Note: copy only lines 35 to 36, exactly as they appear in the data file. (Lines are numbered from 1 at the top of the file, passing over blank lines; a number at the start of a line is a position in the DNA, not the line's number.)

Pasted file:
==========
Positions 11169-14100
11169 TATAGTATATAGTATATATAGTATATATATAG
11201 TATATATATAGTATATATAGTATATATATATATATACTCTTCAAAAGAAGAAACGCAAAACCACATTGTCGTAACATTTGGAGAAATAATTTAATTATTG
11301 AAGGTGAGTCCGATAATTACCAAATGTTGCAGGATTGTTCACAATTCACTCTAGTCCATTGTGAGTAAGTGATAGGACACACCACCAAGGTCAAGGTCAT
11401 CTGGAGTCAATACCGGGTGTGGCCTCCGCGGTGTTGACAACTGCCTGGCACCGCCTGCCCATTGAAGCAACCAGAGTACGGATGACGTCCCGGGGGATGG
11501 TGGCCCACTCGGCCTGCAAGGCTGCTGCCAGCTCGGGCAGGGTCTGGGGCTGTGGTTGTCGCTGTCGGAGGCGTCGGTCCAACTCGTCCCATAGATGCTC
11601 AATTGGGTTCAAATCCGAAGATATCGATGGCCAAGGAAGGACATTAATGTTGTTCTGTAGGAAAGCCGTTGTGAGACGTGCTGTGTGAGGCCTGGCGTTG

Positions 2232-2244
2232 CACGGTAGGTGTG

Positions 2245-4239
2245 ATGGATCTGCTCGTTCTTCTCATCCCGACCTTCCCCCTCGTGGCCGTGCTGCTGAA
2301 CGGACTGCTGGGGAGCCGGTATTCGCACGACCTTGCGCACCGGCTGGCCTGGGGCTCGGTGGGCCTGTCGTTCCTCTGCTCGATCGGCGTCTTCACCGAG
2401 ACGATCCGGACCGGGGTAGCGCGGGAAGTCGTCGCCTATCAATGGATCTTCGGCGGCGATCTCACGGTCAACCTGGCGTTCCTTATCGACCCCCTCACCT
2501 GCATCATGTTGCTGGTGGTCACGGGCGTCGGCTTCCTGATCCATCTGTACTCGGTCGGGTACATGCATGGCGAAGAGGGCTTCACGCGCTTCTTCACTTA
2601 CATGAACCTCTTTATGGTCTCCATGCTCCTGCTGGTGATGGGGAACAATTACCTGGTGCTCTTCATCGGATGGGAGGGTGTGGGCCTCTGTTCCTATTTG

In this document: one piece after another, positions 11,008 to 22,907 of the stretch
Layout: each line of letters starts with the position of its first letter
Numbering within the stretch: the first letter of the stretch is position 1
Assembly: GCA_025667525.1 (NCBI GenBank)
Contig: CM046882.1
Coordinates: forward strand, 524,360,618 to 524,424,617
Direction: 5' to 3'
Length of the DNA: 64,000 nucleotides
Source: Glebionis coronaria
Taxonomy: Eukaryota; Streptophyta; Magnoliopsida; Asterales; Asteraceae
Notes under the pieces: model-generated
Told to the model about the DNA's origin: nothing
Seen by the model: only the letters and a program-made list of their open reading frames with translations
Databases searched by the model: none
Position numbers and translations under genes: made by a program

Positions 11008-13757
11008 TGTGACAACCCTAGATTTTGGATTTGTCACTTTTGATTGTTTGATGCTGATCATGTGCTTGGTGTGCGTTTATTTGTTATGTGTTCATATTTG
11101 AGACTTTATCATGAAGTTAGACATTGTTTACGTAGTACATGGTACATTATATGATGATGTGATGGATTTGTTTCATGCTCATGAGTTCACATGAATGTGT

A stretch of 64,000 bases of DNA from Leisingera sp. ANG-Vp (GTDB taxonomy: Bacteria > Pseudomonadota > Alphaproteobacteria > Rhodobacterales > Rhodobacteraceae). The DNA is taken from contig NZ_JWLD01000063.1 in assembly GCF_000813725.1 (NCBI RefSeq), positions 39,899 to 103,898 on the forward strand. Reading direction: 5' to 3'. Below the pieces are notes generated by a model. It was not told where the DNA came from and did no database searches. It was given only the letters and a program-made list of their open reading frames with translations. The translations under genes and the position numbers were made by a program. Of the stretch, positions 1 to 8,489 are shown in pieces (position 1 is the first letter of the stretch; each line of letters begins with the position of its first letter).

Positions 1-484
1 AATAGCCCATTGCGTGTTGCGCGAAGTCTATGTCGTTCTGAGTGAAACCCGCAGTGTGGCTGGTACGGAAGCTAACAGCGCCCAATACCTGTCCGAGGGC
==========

Positions 1-484
1 AATAGCCCATTGCGTGTTGCGCGAAGTCTATGTCGTTCTGAGTGAAACCCGCAGTGTGGCTGGTACGGAAGCTAACAGCGCCCAATACCTGTCCGAGGGC